Yesterday evening DREAM Act supporters, including young immigrants and allies from across the country, gathered at the symbolic Lincoln Memorial — the spot where Martin Luther King, Jr. gave his famous speech — to sing holiday carols. Marchers carried candles and an image of the Virgin Mary – December 12th is El Dia De La Virgen Guadalupe, after all.
DREAM leader Gaby Pacheco led a procession to the National Christmas Tree at the White House, where caroling continued. Spirits and hopes were high, despite a light drizzle of rain, that several key Senators will have a change of heart and do the right thing by voting “Yes” on the DREAM Act in this holiday season where we celebrate love, compassion, and peace.
Today, a group of DREAM act youth and supporters arrived on Capitol Hill with giant checks to give out to lawmakers. Based on the Congressional Budget Office’s report late last week, passing the DREAM Act would create $2.3 billion over the next 10 years in revenue and slash the deficit by $1.4 billion.
After spending a night in jail, 16 college students and community activists continued pushing for passage of a youth immigration measure Tuesday, holding rallies and vigils and continuing a three-week hunger strike to ratchet up pressure on lawmakers.
This morning, at the National Immigration Forum, I spent time with 20 of the most impressive young people I’ve ever met. They are DREAMers from all over the country who are here, in Washington, DC, to look Senators in the eye and ask them to support the DREAM Act.
University students across Texas this week joined San Antonio students in a hunger strike aimed at pressuring U.S. Sen. Kay Bailey Hutchison to vote for the DREAM Act.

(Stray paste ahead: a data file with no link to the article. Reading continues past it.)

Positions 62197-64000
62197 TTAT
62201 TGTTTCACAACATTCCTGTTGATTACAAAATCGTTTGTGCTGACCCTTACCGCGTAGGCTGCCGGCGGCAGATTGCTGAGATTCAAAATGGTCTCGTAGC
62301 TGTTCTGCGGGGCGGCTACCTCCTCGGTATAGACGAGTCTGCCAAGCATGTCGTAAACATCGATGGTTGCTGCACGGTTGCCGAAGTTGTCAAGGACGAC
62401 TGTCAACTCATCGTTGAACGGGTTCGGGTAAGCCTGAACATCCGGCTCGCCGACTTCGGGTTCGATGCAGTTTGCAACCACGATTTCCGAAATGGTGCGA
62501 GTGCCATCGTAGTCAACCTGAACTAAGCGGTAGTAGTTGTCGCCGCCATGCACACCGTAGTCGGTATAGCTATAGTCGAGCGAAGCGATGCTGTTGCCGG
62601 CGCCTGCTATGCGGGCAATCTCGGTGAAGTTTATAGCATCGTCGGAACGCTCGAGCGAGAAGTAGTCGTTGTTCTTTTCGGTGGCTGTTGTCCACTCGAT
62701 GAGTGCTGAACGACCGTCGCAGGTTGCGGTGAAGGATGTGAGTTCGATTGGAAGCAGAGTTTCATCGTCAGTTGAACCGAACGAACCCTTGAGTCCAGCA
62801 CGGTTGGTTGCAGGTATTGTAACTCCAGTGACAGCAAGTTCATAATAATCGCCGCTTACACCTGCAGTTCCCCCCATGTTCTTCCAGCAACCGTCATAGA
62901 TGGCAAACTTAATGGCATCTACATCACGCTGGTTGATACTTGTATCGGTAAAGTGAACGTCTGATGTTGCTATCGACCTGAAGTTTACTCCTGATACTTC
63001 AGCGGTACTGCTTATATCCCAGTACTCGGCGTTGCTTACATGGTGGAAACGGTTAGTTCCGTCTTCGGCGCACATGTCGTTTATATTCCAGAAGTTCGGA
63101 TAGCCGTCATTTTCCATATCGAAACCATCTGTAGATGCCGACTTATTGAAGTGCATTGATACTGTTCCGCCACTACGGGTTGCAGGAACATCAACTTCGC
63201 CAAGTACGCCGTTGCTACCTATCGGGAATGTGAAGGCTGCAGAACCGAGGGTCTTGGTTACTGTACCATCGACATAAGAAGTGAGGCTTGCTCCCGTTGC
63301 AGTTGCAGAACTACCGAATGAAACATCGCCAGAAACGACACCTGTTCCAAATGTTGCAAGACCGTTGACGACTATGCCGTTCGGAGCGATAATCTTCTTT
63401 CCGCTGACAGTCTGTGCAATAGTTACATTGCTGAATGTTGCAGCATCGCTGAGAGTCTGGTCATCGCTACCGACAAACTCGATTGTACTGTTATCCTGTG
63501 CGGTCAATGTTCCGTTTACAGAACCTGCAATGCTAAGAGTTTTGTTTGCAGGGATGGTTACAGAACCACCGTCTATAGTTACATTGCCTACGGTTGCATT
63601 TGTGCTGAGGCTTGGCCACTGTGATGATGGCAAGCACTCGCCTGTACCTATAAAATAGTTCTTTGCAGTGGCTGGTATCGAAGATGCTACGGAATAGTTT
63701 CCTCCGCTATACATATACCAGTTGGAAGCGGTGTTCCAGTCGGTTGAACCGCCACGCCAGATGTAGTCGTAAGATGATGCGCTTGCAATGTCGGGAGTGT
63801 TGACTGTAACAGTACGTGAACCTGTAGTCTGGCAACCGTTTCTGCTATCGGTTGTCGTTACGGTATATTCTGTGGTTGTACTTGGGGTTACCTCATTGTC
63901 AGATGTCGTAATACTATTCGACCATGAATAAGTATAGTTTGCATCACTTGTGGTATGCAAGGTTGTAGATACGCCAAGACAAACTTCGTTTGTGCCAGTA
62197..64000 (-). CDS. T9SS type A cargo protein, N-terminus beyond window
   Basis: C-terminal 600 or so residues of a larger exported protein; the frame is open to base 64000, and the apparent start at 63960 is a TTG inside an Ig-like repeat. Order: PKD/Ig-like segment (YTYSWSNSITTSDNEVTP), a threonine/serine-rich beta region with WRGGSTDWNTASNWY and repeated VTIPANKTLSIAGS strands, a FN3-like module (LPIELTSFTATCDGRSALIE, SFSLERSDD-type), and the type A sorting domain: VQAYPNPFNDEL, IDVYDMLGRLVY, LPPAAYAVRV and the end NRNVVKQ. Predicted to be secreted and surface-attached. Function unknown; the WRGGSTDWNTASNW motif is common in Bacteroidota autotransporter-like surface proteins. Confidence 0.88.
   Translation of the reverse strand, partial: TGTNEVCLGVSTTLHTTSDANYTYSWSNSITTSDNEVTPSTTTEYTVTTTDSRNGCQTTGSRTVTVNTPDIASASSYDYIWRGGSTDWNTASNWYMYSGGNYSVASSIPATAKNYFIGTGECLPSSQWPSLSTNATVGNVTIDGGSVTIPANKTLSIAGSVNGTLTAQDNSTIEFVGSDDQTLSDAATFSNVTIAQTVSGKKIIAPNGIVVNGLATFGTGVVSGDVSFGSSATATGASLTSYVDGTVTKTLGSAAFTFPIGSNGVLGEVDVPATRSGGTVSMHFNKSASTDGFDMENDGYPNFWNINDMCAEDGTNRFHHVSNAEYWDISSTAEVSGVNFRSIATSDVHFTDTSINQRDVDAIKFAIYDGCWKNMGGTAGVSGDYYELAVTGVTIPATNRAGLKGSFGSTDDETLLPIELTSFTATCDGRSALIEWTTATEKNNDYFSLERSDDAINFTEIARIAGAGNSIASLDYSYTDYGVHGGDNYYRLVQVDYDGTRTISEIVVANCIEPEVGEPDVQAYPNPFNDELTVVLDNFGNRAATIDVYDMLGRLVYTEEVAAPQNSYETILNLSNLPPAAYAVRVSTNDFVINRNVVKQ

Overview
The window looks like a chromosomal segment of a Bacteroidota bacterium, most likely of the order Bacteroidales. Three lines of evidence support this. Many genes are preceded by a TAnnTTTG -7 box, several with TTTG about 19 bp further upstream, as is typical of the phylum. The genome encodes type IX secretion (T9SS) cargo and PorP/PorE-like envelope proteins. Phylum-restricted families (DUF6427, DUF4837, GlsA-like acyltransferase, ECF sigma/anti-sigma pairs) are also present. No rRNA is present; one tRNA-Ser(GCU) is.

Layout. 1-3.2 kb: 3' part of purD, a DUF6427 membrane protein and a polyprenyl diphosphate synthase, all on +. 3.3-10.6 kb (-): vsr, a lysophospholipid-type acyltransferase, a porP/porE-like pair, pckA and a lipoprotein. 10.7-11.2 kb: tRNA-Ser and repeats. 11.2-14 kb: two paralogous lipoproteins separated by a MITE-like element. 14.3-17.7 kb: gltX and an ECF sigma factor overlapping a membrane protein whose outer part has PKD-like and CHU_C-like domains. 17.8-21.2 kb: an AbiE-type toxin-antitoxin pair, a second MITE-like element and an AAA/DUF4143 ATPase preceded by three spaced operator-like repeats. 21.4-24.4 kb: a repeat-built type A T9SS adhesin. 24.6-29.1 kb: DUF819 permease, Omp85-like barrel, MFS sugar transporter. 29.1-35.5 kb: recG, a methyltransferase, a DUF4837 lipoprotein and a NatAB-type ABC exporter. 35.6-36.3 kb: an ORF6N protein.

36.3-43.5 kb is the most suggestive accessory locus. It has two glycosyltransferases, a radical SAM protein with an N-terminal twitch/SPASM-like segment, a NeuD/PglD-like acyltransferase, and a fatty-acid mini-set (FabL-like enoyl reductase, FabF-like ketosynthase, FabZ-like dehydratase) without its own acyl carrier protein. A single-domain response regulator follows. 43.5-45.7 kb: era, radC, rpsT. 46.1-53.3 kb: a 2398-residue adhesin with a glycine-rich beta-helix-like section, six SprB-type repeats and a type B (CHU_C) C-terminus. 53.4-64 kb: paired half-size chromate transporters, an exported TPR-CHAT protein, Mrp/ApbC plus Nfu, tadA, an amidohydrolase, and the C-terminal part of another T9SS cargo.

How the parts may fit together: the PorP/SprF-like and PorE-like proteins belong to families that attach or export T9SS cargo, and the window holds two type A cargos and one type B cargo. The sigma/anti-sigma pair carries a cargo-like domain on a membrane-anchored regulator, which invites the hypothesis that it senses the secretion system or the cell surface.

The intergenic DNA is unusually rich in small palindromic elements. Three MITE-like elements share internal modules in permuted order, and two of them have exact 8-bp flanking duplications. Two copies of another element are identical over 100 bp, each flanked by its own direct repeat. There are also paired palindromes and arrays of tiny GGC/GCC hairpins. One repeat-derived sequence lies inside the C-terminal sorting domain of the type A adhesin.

A small group of immigration activists staged a protest at the entrance to the Krome immigrant detention center Monday, the first of what they said will be weekly demonstrations seeking a suspension of deportations while Congress decides whether to legalize undocumented immigrants.
Hundreds of protesters rallied in Brooklyn Sunday for a bill that would create a path to citizenship for young illegal immigrants who go to college or join the military.
Taking a page from civil rights protesters of another era, eight young adults in San Antonio are waging a hunger strike to try to pressure Congress to pass the DREAM Act, a law they say is their only real shot at having a successful future in the United States, the only country they know as home.
The movement for immigration reform gained momentum this week as young immigration activists staged sit-ins and press conferences – from Santa Ana to the nation’s capital – to tout the possibility of action during the lame duck session of Congress.
Last Friday we asked for help to make sure that Sheriff Joe Arpaio and his volunteer “army” would not be intimidating Latino voters out of participating in the cornerstone of our democracy: voting. We asked our supporters to send a message to the DOJ to send monitors down to Maricopa County. Guess what? The Department of Justice responded swiftly, and will be sending election monitors to Arizona.